SPU Primo: Search the SPU Library and Beyond
The Writing Center
is now on the main floor of the Ames Library in Room 103 and helps SPU undergrads at any stage of writing a paper. Whether you have a complete draft or nothing at all, the Writing Center can teach you strategies for coming up with ideas, organizing them, and refining them. No appointment necessary, Writing Center hours start October 2nd!
Our Popular Fiction Collection, displayed in the Reading Room on the main floor, contains approximately 90 titles that have been individually selected to provide for your "fun" reading needs. Stop in and pick one out!
Come and view our Special Collections exhibit for 2016-2017, "The SPU Quasquicentennial 1891-2016". The exhibit contains books, photographs, maps, and other materials related to the 125-year-history of SPU. You will find it on the second floor, in the display case on the south wall. See librarian Steve Perisho's annotated guide for further details about each item on display.
The Oxford Encyclopedia of Martin Luther, ed. Derek R. Nelson and Paul R. Hinlicky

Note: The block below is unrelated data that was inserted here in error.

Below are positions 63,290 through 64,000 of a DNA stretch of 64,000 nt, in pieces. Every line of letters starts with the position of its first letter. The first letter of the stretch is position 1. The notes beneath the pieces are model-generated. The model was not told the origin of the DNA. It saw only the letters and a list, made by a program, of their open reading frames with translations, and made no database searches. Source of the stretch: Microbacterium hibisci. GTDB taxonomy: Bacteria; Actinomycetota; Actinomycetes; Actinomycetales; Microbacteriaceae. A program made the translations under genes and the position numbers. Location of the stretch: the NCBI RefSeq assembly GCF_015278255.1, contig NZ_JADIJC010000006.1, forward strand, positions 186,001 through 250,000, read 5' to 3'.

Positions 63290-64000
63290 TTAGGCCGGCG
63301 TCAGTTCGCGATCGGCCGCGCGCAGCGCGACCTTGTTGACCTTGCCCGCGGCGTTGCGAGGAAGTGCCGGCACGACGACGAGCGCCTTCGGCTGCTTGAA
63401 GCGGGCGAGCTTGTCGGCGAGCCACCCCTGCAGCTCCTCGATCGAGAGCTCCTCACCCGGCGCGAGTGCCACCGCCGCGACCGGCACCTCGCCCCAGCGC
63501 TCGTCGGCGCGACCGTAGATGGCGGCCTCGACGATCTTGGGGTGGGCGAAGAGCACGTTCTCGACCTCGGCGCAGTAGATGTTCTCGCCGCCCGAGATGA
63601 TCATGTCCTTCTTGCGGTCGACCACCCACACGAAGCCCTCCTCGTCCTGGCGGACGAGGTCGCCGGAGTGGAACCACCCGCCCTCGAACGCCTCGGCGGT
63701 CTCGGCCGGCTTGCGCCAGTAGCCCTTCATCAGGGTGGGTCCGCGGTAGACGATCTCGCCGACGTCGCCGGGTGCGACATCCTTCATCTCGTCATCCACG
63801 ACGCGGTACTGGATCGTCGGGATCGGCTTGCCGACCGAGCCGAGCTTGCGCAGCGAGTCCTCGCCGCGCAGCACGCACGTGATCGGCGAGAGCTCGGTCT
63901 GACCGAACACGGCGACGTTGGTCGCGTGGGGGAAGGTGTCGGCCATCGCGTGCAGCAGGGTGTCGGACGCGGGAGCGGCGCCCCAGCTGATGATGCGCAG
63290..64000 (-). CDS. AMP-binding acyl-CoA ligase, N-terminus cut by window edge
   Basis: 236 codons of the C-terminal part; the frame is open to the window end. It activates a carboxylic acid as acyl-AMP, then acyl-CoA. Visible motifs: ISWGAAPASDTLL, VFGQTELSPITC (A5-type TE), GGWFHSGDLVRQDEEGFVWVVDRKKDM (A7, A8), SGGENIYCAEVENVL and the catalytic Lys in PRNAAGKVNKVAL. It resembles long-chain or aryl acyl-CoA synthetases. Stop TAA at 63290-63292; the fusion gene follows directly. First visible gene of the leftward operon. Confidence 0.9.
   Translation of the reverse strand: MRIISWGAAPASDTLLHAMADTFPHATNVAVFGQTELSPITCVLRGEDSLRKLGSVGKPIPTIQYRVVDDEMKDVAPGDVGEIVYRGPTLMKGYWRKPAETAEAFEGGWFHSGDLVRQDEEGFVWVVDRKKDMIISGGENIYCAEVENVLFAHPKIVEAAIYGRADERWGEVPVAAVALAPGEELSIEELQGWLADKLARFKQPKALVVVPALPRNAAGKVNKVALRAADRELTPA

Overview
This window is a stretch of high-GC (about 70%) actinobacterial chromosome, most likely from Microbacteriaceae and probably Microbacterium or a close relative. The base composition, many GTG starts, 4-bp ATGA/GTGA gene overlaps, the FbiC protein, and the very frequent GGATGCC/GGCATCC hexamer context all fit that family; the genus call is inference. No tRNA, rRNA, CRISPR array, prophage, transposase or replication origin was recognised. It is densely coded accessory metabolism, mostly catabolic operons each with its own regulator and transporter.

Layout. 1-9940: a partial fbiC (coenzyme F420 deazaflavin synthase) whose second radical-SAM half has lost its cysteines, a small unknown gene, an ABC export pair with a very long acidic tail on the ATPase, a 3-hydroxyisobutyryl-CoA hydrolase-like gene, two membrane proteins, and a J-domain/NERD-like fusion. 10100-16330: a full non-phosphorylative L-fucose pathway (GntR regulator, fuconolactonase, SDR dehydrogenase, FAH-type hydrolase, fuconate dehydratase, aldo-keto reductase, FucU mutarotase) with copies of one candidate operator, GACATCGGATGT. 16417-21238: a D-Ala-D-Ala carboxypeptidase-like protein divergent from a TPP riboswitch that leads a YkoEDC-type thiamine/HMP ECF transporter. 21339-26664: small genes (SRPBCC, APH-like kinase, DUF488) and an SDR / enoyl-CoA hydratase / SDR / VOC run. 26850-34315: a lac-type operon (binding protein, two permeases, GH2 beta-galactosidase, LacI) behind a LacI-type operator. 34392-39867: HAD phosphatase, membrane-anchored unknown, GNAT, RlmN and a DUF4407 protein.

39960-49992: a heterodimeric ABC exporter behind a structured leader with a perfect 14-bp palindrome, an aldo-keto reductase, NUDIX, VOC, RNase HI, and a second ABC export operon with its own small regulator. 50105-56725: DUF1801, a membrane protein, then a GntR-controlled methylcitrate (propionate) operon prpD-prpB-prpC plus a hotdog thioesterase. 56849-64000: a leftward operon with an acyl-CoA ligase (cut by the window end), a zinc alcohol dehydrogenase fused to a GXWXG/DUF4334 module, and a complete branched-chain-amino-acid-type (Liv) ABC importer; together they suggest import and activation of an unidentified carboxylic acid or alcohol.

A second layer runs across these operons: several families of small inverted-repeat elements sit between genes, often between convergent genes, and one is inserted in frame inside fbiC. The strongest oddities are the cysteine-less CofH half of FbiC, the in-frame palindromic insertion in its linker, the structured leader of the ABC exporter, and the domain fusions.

(eBook, available to read online)
This is, understandably, the year for Luther dictionaries and encyclopedias. The Dictionary of Luther and the Lutheran Traditions, ed. Wengert, is on order, and the Encyclopedia of Martin Luther and the Reformation, ed. Lamport, under consideration. But The Oxford Encyclopedia of Martin Luther, ed. Nelson and Hinlicky, is available now for consultation. Though an important Luther-Lexikon appeared in 2014, these are the first multi-authored such works of reference in English since 1965. The 125 entries in The Oxford Encyclopedia of Martin Luther are authored by Reformation-studies specialists from around the world, so their bibliographies are happily multi-lingual. The editors tend to subsume narrower topics under broader themes. Thus there is no entry on "Ein Feste Burg", but only the "Music, Poetry, and Hymns" sector of the two-part entry on the "Arts." "Intentionally forward-looking in approach," the Encyclopedia concentrates on the importance of established knowledge for the future of Luther studies.